This week, let’s look at a recent example of phishing. Using social engineering, this attack compromised accounts protected by 2 Factor Authentication. In this particular case, the hackers targeted the software’s customer service team rather than the customers.
On January 11, Electronic Arts (EA), the famous video game maker, reported illegal account takeover of about 50 FIFA 22 players. The breached accounts were all high profile player accounts. The list of the victims includes real footballers such as Valentin Rosier.
As per Bleeping Computers, counting the reports of hacked lower-tier accounts, the total number might be higher than 50.
FIFA 22 is a popular soccer simulation game from Electronic Arts (EA). It features multi-player modes and allows players to compete in real-time. It also allows players to trade in-game items.
How social engineering helped criminals hack FIFA 22 accounts
As per the EA statement, cybercriminals used threats and social engineering – a set of very effective phishing techniques – against their customer experience team to compromise the accounts. This includes bypassing the two factor authentication put in place by the players.
What is social engineering?
Social Engineering is a form of phishing attack. In a social engineering attack, criminals clock their bait as messages sent by a person or business known to the target. First, they trick the victim into believing that they are interacting with the right person. Then, they use that trust to con the victim.
If careless, you might end up transferring funds, sharing your SSN or bank details with the attacker. Criminals use social engineering for hacking businesses as well. This includes stealing Office 365 passwords, Apple IDs, installing malware, and ransomware attacks.
To trap a victim, the attacker generally use emails, phone calls and text messages. They might resort to a combination of them all as well.
How social engineering attacks work
Here’s how most social engineering attacks work. First, the criminals look into the personal and professional life of their target. Then, they build trust with the victim. Upon gaining his or her trust, the attackers, then, send a malicious email or message to the person.
Beware, such attacks are common in cases of identity theft, and account takeovers. The most recent examples includes, Medicare scams, and relief payment messages. Harnessing the anxiety about the Coronavirus, they trick people into giving money and sharing personal information.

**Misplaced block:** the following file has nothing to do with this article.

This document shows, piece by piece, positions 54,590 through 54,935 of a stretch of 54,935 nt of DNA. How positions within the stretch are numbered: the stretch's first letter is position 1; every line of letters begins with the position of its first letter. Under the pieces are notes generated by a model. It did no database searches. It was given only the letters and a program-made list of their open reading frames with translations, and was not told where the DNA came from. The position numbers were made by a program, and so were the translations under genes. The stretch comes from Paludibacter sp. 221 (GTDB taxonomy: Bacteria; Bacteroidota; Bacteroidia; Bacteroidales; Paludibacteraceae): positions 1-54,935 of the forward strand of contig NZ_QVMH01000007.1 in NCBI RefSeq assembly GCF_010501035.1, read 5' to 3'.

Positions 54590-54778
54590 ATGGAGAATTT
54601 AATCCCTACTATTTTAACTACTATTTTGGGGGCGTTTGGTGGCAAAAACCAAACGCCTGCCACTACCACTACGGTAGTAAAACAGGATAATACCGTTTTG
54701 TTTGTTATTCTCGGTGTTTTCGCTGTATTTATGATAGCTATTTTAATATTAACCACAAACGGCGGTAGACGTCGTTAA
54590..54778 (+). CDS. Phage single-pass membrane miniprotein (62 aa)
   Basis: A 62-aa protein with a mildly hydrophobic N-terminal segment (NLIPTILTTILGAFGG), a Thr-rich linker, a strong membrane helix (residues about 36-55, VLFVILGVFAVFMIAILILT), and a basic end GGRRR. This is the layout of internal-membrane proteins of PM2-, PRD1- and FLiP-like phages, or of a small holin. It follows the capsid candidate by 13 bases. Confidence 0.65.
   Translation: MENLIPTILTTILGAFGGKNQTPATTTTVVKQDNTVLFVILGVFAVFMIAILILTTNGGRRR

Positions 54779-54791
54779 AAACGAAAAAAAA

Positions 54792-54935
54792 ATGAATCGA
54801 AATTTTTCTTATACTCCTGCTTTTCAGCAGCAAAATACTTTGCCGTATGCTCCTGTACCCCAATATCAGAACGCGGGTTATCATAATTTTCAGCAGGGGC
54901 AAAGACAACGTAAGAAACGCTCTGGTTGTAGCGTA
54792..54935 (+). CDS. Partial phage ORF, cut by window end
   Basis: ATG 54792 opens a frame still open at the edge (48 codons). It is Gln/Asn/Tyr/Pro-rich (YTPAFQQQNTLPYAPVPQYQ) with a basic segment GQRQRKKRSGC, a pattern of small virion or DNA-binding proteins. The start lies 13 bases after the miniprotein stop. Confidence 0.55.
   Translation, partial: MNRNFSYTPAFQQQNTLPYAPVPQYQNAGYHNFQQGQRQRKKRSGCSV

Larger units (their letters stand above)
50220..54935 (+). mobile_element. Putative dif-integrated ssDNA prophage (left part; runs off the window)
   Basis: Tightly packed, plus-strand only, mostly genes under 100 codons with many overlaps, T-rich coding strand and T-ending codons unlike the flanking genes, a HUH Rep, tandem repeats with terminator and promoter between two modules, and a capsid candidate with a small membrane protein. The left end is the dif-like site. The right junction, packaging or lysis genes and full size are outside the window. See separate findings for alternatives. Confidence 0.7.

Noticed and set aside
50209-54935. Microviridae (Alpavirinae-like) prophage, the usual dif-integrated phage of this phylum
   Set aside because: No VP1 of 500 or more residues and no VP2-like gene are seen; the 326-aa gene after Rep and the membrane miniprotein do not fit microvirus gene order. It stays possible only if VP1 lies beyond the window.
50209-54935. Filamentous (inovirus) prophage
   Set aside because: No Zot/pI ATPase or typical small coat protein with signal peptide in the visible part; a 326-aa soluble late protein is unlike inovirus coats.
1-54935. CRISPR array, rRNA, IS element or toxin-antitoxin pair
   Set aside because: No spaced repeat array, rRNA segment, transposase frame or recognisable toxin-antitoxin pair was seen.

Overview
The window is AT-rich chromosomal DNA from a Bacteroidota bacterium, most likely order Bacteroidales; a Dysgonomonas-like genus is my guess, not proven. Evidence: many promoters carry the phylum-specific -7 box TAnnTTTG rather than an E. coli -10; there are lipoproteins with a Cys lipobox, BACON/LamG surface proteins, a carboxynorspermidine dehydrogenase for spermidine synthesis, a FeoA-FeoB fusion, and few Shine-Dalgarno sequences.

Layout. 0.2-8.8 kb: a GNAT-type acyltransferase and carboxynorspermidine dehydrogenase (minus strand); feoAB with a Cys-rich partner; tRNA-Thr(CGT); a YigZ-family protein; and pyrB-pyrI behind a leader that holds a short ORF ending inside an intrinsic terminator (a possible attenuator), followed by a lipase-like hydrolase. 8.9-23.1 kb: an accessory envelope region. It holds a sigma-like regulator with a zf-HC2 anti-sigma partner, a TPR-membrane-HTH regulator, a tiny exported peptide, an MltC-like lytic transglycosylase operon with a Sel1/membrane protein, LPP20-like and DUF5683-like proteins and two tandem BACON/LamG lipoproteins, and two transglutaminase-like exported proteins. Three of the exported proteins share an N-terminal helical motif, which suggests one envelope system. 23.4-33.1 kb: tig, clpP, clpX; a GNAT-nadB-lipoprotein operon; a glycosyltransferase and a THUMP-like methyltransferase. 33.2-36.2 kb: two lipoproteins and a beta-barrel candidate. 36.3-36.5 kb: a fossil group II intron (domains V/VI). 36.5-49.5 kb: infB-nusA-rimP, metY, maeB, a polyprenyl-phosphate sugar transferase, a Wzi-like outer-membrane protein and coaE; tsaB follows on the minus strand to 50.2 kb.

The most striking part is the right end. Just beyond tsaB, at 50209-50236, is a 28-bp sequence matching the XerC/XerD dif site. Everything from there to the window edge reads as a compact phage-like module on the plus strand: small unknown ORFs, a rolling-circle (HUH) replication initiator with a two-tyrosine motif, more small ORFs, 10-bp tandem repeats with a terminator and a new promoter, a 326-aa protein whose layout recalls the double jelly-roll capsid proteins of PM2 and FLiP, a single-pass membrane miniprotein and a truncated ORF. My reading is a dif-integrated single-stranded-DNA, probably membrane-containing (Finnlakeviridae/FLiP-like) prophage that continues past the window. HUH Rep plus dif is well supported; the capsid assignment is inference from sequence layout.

Social engineering is used to infiltrate business networks as well. Cybercriminals use it to steal business secrets, installing malware and ransomware attacks. It’s used to trick employees into making wire transfers to fake accounts as well.
In this particular case, the attackers used social engineering to trick the members of EA’s customer service into revealing login IDs and passwords of FIFA 22 players. The attack succeeded in bypassing players’ two-factor authentication as well.
How is Electronic Arts responding to the attack?
Although EA has not revealed the exact social engineering techniques used by the attackers. Generally, such attacks can involve an attacker masquerading as the target. The attacker would try to trick the customer support staff into changing the targeted person’s login password. In other cases, they would attempt to fool the staff into replacing the victim’s registered email address with their own. Then, the new email address is used to change passwords and bypass the two-factor authentication.
To prevent such an incident from repeating, Electronic Arts has promised to update their processes, and take necessary measures for training their staff.
Here’s the list of the steps it promises to take against similar phishing attacks.
- EA plans to train and re-train staff on account security practices, and how to fight phishing
- Add new verification steps to ensure account ownership
- Strengthen their process of dealing with requests for changing users’ registered emails
- Update necessary software to identify and address malicious behavior
- Address the potential for human error when updating user accounts
Also, EA promises to restore the access of the compromised accounts to their owners.